Turkey’s decision to dispatch a warship to Cyprus to protect an oil and gas research ship is threatening to provoke a diplomatic crisis.
Greek Cypriots have suspended island unification talks and called for Ankara's EU bid to be suspended.
And on Friday, Greece has warned NATO partner Turkey not to intimidate Cyprus over Turkish efforts to develop off-shore natural gas fields. The Greek intervention is the latest ratcheting up of regional tensions over the disputed energy fields.
Last month, Turkey dispatched a warship to Cyprus to protect one of its research ships that is exploring for gas on behalf of the Turkish Cypriot regime, which only Ankara recognizes.
The internationally recognized Greek Cypriot government in Nicosia condemned the move and broke off United Nations sponsored island reunification efforts.
Carnegie Institute visiting scholar Sinan Ulgen said the decision to suspend talks could be far reaching.
"They had reached a critical stage,” Ulgen said. “ All the more so since it was the first time since the failure of the Annan (reunification) plan back in 2004, that the negotiations had reached such an advanced stage. And given that, this may have been a last effort to reach settlement on Cyprus."
Cyprus was split by a 1974 Turkish invasion triggered by a brief Greek-inspired coup.
Turkey insists it is searching for gas only in Turkish Cypriot waters, but Nicosia says, as the only internationally recognized government it has sole control over energy resources.
In past disputes with the Cyprus government, which is a member of the European Union, Turkey quickly faced pressure from Brussels over its ongoing negotiations to join the bloc.
Last month, Brussels issued a stern warning to Turkey over Cyprus. But analyst Ulgen said such warnings do not carry the weight they once did.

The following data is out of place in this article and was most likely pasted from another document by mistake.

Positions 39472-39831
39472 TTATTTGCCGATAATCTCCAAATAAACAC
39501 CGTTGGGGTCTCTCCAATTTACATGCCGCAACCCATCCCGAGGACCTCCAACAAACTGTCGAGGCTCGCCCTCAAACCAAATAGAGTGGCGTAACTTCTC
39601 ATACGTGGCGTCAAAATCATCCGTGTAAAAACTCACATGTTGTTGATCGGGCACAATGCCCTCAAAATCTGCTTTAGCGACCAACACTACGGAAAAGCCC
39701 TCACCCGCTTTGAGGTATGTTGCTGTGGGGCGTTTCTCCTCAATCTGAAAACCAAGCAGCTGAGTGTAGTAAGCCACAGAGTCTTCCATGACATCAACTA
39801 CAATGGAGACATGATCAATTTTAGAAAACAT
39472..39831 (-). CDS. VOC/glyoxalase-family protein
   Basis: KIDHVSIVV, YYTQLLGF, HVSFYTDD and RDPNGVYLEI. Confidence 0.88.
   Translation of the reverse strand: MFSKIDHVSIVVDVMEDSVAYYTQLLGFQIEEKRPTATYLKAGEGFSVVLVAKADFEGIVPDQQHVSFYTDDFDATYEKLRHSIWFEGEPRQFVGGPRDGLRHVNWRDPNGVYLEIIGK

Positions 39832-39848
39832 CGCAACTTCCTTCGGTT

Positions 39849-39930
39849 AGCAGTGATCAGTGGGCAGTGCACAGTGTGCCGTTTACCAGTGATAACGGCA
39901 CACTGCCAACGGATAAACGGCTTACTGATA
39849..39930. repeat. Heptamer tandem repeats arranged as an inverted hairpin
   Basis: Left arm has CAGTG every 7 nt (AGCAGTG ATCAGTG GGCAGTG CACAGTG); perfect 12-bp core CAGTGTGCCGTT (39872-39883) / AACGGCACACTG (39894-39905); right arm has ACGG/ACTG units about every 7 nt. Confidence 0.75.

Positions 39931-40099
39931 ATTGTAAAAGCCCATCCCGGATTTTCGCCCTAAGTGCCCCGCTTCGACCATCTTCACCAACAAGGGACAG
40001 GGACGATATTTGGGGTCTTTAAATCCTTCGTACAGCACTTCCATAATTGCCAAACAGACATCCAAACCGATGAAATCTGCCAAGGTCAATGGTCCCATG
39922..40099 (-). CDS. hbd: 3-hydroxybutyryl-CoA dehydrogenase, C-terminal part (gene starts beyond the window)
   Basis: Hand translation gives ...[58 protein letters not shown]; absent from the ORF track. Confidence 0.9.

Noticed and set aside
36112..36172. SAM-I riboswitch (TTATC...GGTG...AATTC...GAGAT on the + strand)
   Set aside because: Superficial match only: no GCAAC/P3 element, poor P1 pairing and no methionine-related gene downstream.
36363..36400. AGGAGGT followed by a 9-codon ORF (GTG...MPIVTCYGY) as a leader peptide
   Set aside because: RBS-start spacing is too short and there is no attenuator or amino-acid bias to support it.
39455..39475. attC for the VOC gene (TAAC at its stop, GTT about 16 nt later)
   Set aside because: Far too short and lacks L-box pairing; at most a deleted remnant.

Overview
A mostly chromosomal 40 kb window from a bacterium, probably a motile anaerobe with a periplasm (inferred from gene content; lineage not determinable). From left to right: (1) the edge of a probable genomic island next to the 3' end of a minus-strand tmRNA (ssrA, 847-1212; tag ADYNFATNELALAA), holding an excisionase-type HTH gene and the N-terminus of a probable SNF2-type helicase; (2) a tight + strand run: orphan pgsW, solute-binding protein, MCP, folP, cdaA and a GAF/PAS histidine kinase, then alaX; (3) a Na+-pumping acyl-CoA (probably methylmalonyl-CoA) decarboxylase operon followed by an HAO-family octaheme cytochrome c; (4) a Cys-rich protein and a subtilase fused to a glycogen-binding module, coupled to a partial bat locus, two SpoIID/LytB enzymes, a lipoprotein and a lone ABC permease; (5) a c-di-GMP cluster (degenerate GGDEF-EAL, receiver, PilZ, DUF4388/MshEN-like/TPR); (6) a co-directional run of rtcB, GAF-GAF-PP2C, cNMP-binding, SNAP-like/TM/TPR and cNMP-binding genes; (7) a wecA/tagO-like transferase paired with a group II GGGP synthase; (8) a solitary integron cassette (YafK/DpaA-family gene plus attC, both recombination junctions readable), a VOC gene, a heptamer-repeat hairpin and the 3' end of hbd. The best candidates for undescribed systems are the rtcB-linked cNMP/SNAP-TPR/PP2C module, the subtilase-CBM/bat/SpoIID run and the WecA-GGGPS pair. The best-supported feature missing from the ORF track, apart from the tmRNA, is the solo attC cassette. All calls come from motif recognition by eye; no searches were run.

"Practically, the European Union today has much less leverage on Turkey than in the past,” he said. “It cannot credibly threaten Turkey with suspending the negotiations given that already, for the four years really, the negotiations have stalled."
Washington has also voiced concern over the dispute, but argues the potential energy bonanza should be an impetus for reunifying Cyprus.
Diplomatic columnist Kadri Gursel of Turkey’s Milliyet Newspaper and Al Monitor website, said such hopes may be misplaced.
"There is no hope for a solution for the foreseeable future, that is why the Cyprus question is now related to energy politics and security politics,” Gursel said. “The natural gas can be a catalyst for both solution and ... conflict, it depends on the attitudes of the political actors."
Ankara’s stance over Cyprus comes as it faces growing international criticism that it is failing to do enough to counter the threat of Jihadist fighting in neighboring Iraq and Syria.
But Ulgen said its importance to the international community is emboldening Turkey.
"Ankara is determined, and given that the very serious security challenges that both Turkey, but also the world, faces in the region - Iraq and Syria with the rise of ISIS, and Turkey’s potential role in mitigating and managing these threats,” Ulgen said. “Ankara feels confident, it will not be alienated by the international community on Cyprus."